Why should voters increase the county sales tax by passing Measure A when the president of the Board of Supervisors routinely wastes taxpayer money?
It’s a simple question, which no one from the county office seems keen to answer. Metro reported this week that County Supervisor George Shirakawa repeatedly filed fraudulent expense reports, spending thousands of taxpayer dollars on food and alcohol at personal dinners for his friends and political allies, renting five-star hotel rooms and luxury rental cars, and even using his county-issued credit card at casinos.
County Executive Jeff Smith has been notably silent before and after the story broke, refusing to return calls for comment. The county counsel’s office, overseen by Lori Pegg, also did not return calls for comment in the last week, which isn’t completely surprising because the county attorney’s job is not to represent the public taxpayers but instead protect the county and its administrators from legal issues.
Since the story broke, however, some people who benefited from Shirakawa’s free spending have sent, or said they plan to send, letters and reimbursement checks to the county. These people say they were not aware taxpayers would be paying for their personal meals and drinks.
This list, as of now, includes San Jose Police Chief Chris Moore, political consultant Rich Robinson, lobbyists Tom Saggau and Dustin DeRollo, and Norberto Dueñas, a deputy city manager for San Jose. Shirakawa bought several appetizers, beers and a pina colada for Dueñas and San Jose Councilmember Xavier Campos on Feb. 17 at P.F. Chang’s, according to receipts.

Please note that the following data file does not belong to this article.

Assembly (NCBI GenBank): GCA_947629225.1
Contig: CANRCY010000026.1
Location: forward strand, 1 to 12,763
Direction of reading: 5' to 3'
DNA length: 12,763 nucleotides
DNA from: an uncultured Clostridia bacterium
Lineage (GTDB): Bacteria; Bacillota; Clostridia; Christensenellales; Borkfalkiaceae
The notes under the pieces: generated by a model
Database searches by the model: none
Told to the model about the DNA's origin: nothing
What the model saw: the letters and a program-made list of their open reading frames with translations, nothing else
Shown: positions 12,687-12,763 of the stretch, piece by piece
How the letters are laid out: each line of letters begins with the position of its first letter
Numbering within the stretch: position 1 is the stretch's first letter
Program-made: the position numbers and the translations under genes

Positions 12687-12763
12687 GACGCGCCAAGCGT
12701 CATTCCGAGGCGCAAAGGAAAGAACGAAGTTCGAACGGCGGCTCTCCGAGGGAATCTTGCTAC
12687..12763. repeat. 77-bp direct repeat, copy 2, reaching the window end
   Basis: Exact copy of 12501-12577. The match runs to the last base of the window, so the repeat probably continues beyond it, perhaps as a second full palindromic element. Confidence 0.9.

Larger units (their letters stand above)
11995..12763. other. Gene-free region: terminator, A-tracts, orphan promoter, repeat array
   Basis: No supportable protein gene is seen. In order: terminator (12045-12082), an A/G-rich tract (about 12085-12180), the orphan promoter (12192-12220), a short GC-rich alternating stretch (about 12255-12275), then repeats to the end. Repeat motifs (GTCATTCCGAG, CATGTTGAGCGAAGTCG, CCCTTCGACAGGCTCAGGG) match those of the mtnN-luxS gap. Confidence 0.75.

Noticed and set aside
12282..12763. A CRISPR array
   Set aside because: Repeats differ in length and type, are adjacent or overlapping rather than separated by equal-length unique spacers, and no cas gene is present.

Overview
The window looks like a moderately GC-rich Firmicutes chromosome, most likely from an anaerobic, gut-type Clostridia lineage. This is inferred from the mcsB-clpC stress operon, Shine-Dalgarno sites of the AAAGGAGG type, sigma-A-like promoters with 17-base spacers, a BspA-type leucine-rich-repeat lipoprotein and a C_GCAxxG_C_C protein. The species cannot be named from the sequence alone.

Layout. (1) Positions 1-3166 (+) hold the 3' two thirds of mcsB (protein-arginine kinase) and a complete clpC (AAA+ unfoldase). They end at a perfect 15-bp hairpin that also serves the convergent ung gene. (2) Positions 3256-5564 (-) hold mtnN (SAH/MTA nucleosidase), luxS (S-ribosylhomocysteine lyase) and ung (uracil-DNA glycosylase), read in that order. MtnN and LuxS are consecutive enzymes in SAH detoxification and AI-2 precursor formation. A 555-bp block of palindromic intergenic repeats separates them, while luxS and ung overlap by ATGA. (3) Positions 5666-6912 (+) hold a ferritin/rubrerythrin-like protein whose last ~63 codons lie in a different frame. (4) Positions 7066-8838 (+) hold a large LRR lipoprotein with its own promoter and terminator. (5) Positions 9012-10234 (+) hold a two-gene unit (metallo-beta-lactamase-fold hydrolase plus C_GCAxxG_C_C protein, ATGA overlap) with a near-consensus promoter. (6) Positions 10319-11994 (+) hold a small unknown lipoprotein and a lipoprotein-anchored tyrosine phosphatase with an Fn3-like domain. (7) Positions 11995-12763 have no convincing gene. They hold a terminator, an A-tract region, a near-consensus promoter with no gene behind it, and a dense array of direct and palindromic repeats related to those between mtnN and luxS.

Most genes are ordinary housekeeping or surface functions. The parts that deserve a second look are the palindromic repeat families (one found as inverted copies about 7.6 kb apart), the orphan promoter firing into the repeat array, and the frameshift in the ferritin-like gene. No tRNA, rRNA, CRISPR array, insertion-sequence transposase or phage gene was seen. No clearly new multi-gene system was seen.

On his expense report to the county, Shirakawa said the P.F. Chang’s dinner was a county business meeting. He did not include an itemized receipt and in a missing receipt memorandum, Shirakawa signed a declaration that “No ALCOHOL was served.”
Moore sent a $400 check and letter to the county Tuesday, a day after he learned Shirakawa expensed part of a private dinner party the chief intended to pay for personally. Robinson sent a $70 check for two meetings he had with Shirakawa. Dueñas told San Jose Inside that he intends to send a check for the P.F. Chang’s meal and potentially a breakfast late last year at Le Boulanger.
“I didn’t know that it was being put on a county credit card,” Dueñas said about the Feb. 17 meal. “Absolutely there’s no way that I’m going to have taxpayers pay for beers.”
Campos, who declined several interview requests, has acknowledged through his staff that the meal at P.F. Chang’s was a personal dinner, and not a county business meeting. He declined comment through his office on whether or not he planned to reimburse the county for this meal and others that potentially were private in nature but expensed with Shirakawa’s county charge card.
In the two years since Campos left Shirakawa’s office, where he worked as a policy aide and received numerous staff lunches at taxpayer expense before being elected into the District 5 City Council seat, Shirakawa picked up the tab at restaurants for the pair nine times. Only two of these meetings were noted on Campos’ city calendar, one of which seems to have occurred at Shirakawa’s office.